Книга: Practical Common Lisp

Conditional Execution

Conditional Execution

Because a do clause can contain arbitrary Lisp forms, you can use any Lisp expressions you want, including control constructs such as IF and WHEN. So, the following is one way to write a loop that prints only the even numbers between one and ten:

(loop for i from 1 to 10 do (when (evenp i) (print i)))

However, sometimes you'll want conditional control at the level of loop clauses. For instance, suppose you wanted to sum only the even numbers between one and ten using a summing clause. You couldn't write such a loop with a do clause because there'd be no way to "call" the sum i in the middle of a regular Lisp form. In cases like this, you need to use one of LOOP's own conditional expressions like this:

(loop for i from 1 to 10 when (evenp i) sum i) ==> 30
provides three conditional constructs, and they all follow this basic pattern:

conditional test-form loop-clause

The conditional can be if, when, or unless. The test-form is any regular Lisp form, and loop-clause can be a value accumulation clause (count, collect, and so on), an unconditional execution clause, or another conditional execution clause. Multiple loop clauses can be attached to a single conditional by joining them with and.

As an extra bit of syntactic sugar, within the first loop clause, after the test form, you can use the variable it to refer to the value returned by the test form. For instance, the following loop collects the non-NIL values found in some-hash when looking up the keys in some-list:

(loop for key in some-list when (gethash key some-hash) collect it)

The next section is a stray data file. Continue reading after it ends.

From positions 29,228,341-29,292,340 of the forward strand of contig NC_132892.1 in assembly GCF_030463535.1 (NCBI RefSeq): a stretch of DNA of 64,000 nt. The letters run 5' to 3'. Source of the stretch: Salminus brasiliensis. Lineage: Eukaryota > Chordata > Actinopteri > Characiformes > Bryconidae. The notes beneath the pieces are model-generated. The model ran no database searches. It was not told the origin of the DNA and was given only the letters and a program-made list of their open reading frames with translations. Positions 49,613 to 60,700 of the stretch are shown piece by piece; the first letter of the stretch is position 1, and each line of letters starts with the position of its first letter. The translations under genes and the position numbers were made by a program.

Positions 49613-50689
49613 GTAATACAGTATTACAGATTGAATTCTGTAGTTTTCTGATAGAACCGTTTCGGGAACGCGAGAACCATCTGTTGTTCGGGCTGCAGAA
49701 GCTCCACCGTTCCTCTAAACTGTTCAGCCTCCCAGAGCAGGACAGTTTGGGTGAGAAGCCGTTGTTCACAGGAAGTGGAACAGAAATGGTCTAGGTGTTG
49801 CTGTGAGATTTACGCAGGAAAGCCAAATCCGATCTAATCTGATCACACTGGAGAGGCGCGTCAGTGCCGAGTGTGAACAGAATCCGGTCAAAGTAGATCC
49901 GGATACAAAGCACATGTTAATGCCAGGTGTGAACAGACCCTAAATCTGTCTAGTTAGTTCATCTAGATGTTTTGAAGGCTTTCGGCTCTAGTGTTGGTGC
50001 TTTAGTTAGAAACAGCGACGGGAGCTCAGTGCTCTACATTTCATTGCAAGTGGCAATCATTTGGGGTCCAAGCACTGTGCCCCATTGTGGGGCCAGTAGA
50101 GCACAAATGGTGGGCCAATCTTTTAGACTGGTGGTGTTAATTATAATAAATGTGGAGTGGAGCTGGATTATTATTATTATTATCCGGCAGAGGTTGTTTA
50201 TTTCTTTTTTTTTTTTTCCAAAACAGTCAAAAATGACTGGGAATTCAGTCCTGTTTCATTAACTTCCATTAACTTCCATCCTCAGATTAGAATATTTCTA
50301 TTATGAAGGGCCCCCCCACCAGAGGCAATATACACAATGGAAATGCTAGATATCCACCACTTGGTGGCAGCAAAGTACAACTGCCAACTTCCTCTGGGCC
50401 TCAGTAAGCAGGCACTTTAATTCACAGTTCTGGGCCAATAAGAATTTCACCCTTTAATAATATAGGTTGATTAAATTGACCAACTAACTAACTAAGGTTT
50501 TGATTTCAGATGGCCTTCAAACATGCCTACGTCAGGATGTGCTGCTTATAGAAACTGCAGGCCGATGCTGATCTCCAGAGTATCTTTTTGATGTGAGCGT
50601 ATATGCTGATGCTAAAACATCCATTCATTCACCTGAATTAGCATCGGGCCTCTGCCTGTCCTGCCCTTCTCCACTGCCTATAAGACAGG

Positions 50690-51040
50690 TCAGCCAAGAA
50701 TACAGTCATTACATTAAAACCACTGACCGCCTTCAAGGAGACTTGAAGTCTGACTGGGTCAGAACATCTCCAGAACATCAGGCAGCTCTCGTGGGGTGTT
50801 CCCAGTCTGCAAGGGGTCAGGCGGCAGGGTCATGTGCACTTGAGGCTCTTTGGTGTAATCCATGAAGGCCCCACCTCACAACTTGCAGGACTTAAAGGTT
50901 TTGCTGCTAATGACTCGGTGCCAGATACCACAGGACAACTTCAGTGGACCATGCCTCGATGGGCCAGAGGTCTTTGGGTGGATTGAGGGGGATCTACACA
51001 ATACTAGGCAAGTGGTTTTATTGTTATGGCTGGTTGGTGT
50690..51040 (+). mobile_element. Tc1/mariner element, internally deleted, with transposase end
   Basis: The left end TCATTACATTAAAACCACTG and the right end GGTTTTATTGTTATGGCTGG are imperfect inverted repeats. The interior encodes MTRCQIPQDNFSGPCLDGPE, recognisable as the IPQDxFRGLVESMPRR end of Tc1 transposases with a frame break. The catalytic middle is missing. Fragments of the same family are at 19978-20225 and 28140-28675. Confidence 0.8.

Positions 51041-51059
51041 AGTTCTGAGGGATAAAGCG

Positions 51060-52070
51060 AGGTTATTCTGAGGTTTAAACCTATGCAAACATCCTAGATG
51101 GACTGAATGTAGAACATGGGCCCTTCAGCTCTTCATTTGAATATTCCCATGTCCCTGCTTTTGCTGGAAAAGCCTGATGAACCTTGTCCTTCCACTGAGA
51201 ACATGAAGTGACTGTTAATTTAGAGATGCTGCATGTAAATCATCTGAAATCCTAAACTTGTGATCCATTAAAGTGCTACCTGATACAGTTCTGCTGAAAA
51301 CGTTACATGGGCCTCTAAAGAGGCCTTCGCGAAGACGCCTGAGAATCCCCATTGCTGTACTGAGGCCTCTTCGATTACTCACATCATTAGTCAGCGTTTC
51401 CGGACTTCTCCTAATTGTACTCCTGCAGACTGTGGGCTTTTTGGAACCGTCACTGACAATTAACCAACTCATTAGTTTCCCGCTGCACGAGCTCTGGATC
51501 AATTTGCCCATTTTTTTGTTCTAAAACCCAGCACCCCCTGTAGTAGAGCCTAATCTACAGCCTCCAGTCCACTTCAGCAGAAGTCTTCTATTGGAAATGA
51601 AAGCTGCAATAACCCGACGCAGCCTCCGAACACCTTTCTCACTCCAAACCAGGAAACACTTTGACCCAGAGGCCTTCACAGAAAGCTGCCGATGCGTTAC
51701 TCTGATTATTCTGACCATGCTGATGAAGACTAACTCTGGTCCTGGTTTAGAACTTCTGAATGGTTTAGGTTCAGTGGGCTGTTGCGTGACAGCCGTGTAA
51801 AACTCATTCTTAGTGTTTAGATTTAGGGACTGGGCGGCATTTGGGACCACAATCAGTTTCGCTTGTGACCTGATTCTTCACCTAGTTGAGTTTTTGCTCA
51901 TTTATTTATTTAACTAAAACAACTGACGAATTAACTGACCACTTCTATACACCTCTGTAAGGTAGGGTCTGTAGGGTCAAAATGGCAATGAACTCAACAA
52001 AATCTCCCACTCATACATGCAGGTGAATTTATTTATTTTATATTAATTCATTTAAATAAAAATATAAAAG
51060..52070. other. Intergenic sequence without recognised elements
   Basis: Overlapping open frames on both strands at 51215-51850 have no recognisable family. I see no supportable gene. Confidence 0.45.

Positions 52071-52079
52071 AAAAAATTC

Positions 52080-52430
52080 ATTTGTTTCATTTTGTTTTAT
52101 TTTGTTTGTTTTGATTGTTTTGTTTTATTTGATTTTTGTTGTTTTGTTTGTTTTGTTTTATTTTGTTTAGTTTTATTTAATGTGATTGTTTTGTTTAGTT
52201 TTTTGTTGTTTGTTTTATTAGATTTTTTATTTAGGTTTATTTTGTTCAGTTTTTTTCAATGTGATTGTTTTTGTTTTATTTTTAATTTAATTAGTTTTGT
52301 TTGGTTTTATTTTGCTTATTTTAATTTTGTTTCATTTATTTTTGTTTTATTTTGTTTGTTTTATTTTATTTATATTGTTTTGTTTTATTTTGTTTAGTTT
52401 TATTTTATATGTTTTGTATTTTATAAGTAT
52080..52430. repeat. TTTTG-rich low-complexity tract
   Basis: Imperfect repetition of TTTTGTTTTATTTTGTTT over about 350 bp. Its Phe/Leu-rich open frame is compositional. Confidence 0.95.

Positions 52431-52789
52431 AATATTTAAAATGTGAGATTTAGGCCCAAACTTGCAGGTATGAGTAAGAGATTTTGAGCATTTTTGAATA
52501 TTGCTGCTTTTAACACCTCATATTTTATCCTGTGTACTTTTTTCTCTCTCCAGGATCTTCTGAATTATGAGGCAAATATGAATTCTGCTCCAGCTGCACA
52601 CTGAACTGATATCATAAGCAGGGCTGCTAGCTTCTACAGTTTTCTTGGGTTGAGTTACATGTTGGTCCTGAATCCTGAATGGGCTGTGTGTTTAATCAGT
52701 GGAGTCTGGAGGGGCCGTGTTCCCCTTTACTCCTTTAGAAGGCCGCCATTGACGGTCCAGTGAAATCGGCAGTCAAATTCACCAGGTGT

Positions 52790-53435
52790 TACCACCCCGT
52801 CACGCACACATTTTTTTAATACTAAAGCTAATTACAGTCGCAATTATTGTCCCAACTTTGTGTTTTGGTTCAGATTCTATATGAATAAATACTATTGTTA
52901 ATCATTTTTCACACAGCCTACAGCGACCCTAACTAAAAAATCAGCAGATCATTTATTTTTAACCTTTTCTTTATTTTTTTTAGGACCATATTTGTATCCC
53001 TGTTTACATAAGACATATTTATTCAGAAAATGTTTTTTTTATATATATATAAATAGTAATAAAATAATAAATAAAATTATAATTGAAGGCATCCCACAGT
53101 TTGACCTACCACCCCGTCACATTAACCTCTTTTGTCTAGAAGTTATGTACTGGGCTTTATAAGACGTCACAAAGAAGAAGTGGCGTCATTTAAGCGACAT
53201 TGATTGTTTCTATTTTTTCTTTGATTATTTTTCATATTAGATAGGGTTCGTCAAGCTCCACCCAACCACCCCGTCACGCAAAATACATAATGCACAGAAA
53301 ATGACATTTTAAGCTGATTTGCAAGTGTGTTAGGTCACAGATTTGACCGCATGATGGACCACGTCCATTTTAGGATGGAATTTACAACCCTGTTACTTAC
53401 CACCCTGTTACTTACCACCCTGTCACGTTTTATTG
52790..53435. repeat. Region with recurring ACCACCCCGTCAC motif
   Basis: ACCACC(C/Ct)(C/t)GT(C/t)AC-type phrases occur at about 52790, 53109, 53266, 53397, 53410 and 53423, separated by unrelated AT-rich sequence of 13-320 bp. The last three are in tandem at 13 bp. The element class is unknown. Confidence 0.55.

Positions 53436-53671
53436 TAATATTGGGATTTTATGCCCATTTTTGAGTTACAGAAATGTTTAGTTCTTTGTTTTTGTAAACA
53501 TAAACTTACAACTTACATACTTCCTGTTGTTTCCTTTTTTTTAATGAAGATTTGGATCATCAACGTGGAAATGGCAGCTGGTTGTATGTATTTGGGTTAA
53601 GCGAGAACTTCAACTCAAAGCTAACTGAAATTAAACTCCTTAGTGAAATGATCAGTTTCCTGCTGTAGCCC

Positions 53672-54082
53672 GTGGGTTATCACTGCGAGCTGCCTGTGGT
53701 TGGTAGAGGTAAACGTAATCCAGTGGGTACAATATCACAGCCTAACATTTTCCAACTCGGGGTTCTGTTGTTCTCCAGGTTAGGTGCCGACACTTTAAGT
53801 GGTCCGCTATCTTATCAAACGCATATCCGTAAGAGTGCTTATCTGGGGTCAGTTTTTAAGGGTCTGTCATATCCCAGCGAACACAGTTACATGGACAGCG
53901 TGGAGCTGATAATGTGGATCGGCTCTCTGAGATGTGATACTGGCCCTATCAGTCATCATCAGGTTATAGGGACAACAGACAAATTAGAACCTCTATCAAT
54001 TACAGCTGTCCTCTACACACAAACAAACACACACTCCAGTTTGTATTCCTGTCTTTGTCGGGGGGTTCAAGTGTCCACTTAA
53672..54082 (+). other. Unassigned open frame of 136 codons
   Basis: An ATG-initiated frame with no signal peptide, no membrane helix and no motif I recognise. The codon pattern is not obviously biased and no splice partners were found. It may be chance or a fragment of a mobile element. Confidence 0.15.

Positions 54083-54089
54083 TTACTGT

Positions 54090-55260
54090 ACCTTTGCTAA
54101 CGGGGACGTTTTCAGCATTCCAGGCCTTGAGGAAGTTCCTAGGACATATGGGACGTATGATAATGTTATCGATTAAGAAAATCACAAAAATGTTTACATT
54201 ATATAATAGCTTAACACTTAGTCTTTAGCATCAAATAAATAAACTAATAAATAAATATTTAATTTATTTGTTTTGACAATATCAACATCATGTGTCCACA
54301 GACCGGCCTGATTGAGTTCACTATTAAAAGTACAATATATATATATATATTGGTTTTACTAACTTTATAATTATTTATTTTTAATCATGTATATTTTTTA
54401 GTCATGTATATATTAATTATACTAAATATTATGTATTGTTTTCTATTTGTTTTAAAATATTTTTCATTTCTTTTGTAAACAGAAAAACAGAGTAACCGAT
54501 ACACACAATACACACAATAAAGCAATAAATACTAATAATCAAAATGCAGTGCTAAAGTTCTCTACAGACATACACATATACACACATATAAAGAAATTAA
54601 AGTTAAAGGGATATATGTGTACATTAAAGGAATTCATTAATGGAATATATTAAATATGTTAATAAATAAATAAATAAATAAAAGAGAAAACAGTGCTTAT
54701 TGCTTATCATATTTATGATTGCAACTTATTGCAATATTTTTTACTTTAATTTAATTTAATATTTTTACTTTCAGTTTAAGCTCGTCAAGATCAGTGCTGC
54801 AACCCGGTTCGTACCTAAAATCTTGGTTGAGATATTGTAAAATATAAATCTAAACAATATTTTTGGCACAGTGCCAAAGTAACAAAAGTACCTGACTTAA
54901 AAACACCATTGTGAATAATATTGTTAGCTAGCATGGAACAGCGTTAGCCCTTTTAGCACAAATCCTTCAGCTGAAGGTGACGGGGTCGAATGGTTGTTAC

A conditional clause is executed each time through the loop. An if or when clause executes its loop-clause if test-form evaluates to true. An unless reverses the test, executing loop-clause only when test-form is NIL. Unlike their Common Lisp namesakes, LOOP's if and when are merely synonyms—there's no difference in their behavior.

All three conditional clauses can also take an else branch, which is followed by another loop clause or multiple clauses joined by and. When conditional clauses are nested, the set of clauses connected to an inner conditional clause can be closed with the word end. The end is optional when not needed to disambiguate a nested conditional—the end of a conditional clause will be inferred from the end of the loop or the start of another clause not joined by and.

The following rather silly loop demonstrates the various forms of LOOP conditionals. The update-analysis function will be called each time through the loop with the latest values of the various variables accumulated by the clauses within the conditionals.

(loop for i from 1 to 100
if (evenp i)
minimize i into min-even and
maximize i into max-even and
unless (zerop (mod i 4))
sum i into even-not-fours-total
and sum i into even-total
minimize i into min-odd and
maximize i into max-odd and
when (zerop (mod i 5))
sum i into fives-total
and sum i into odd-total
do (update-analysis min-even

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